A gas mixture (combustion gas) of the off gas and the air from the electric power generation cell 506 flows through the flow pathway of the catalytic combustor 507, and the combustion gas is heated by means of the electric heater-compatible temperature sensor 507 a. In the combustion gas that flows through the flow pathway of the catalytic combustor 507, hydrogen is combusted by means of the catalyst, whereby combustion heat is generated. The discharge gas after combustion is discharged from the catalytic combustor 507 to the outside of the heat insulation package 501.

The combustion heat generated by the catalytic combustor 507 is used to maintain a temperature of the electric power generation cell 506 at a high temperature (about 500° C. to 1000° C., as described above). Then, the heat of the electric power generation cell 506 is transmitted to the reformer 504 and the vaporizer 502, and is used for the vaporization in the vaporizer 502 and the reforming reaction in the reformer 504.

Now, a specific configuration of the reactor device 500 will be described.

As shown in FIG. 18, an inlet of a vaporizer 502, a connecting portion 503, an anode output electrode 521 a, and a cathode output electrode 521 b protrude from one wall face of the heat insulation package 501.

As shown in FIGS. 19 to 21, the vaporizer 502, the reformer 504, and a fuel cell portion 520 are arranged in this order in the heat insulation package 501. The connecting portion 503 extends between the vaporizer 502/outside of the package and the reformer 504, and a connecting portion 505 extends between the reformer 504 and the fuel cell portion 520. The fuel cell portion 520 includes the electric power generation cell and the catalytic combustor 507, which are formed integrally with each other, and the cabinet 590 which houses the electric power generation cell 506 and the catalytic combustor 507. The vaporizer 502 passes through the heat insulation package 501 together with the connecting portion 503, and the vaporizer 502 and the reformer 504 are connected to each other by the connecting portion 503. The reformer 504 and the fuel cell portion 520 are connected to each other by the connecting portion 505. The vaporizer 502, the connecting portion 503, the reformer 504, the connecting portion 505, the cabinet 590 housing the electric power generation cells 506 of the fuel cell portion 520, and the combustor 507 are made of a metal having high temperature durability and proper heat conductivity, and, for example, can be formed by using an Ni-based alloy such as inconel 783, for example. It is preferable to ensure that these portions are formed of the same material in order to reduce a stress generated among the vaporizer 502, the connecting portion 503, the reformer 504, the connecting portion 505, the cabinet 590 of the fuel cell portion 520, and the catalytic combustor 507, with a temperature increase.

It is preferable to ensure that the anode output electrode 521 a, the cathode output electrode 521 b, and the cabinet 590 are formed of the same material so as to prevent damage to the anode output electrode 521 a and the cathode output electrode 521 b (which are connected to the anode collector electrode 584 and the cathode collector electrode 585, respectively, and are extracted from the cabinet 590), due to stress caused by a difference in thermal expansion ratios when a temperature of the electric power generation cell 506 rises.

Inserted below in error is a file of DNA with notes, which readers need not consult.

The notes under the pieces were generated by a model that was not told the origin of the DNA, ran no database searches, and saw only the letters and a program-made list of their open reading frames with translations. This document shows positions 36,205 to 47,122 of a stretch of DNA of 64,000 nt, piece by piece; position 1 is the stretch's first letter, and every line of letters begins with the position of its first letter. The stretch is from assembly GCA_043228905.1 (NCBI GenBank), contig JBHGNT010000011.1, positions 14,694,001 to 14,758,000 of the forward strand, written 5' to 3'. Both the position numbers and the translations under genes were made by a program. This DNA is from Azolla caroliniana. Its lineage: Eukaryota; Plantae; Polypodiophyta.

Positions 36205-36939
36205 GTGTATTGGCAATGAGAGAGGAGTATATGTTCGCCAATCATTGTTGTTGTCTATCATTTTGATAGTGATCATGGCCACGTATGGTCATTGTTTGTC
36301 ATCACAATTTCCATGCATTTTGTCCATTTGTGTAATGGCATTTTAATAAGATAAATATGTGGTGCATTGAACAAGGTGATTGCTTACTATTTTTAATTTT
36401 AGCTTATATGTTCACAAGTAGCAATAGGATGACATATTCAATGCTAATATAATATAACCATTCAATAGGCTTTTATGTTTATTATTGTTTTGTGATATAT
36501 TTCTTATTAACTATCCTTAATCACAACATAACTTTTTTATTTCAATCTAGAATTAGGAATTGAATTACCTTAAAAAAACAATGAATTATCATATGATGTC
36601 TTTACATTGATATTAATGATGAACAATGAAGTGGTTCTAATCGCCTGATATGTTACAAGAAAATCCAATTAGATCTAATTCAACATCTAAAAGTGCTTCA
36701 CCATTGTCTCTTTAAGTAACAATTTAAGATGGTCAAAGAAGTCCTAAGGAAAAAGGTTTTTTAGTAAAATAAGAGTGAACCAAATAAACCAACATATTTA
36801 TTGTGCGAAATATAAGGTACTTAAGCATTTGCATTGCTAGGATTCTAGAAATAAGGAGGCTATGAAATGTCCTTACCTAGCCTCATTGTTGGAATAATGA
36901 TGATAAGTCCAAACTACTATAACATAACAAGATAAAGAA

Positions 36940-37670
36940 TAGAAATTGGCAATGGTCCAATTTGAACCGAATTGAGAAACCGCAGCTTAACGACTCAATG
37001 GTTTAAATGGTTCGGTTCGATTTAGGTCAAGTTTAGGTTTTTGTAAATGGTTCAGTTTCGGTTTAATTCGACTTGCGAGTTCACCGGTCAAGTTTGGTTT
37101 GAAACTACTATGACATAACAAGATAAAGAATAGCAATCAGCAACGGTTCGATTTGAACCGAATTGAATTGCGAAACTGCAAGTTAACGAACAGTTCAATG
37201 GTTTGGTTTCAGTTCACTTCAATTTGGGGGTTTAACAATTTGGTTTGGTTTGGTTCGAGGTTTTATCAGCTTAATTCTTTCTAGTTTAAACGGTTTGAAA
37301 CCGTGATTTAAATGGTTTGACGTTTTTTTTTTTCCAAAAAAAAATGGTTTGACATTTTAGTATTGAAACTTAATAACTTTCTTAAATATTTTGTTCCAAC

An irradiation proof film 511 is formed on an internal wall face of the heat insulation package 501, and an irradiation proof film 512 is formed on an external wall face of each of the vaporizer 502, the connecting portion 503, the reformer 504, the connecting portion 505, and the fuel cell portion 520. The irradiation proof films 511 and 512 each prevent heat transmission due to irradiation, and, for example, are made of Au or Ag and the like. It is preferable to provide at least one of the irradiation proof films 511 and 512, and it is more preferable to provide both of these films.

As shown in FIGS. 19 and 20, the vaporizer 502, the connecting portion 503, the reformer 504, the connecting portion 505, and the fuel cell portion 520 are coupled with each other; and bottom faces of the connecting portion 503, the reformer 504, the connecting portion 505, and the fuel cell portion 520 are aligned.

As shown in FIGS. 22 and 23 (which omit the anode output electrode 521 a and the cathode output electrode 521 b), recessed portions 561 a, 561 b, 522 a, and 522 b, in which the anode output electrode 521 a and the cathode output electrode 521 b are arranged, are formed at a lower outer rim part of the reformer 504 (recessed portions 561 a and 561 b) and the fuel cell portion 520 (recessed portions 522 a and 522 b).

In addition, sites to be connected to the connecting portion 505 of the reformer 504 are retracted with respect to a face opposite to the fuel cell portion 520. Thus, while the connecting portion 505 is increased in length, and heat transmission from the fuel cell portion 520 to the reformer 504 is reduced, a distance between the fuel cell portion 520 and the reformer 504 is reduced, thereby making it possible to downsize equipment.

As shown in FIG. 22, after insulation processing has been applied to the bottom faces of the connecting portion 503, the reformer 504, the connecting portion 505, and the fuel cell portion 520 by means of ceramics or the like, a wiring pattern 513 is formed on a bottom face of each of the connecting portion 503, the reformer 504, the connecting portion 505, and the fuel cell portion 520. The wiring pattern 513 is formed in a zigzag and forms the electric heater-compatible temperature sensors 502 a, 504 a, and 507 a at the lower parts of the vaporizer 502, reformer 504 and fuel cell portion 520. A first end of each of the electric heater-compatible temperature sensors 502 a, 504 a, and 507 a is connected to a common terminal 513 a, and respective second ends of the electric heater-compatible temperature sensors 502 a, 504 a, and 507 a are connected to three separate terminals 513 b, 513 c, and 513 d, respectively. The four terminals 513 a, 513 b, 513 c, and 513 d are formed at an end of the connecting portion 503 that is outside of the heat insulation package 501.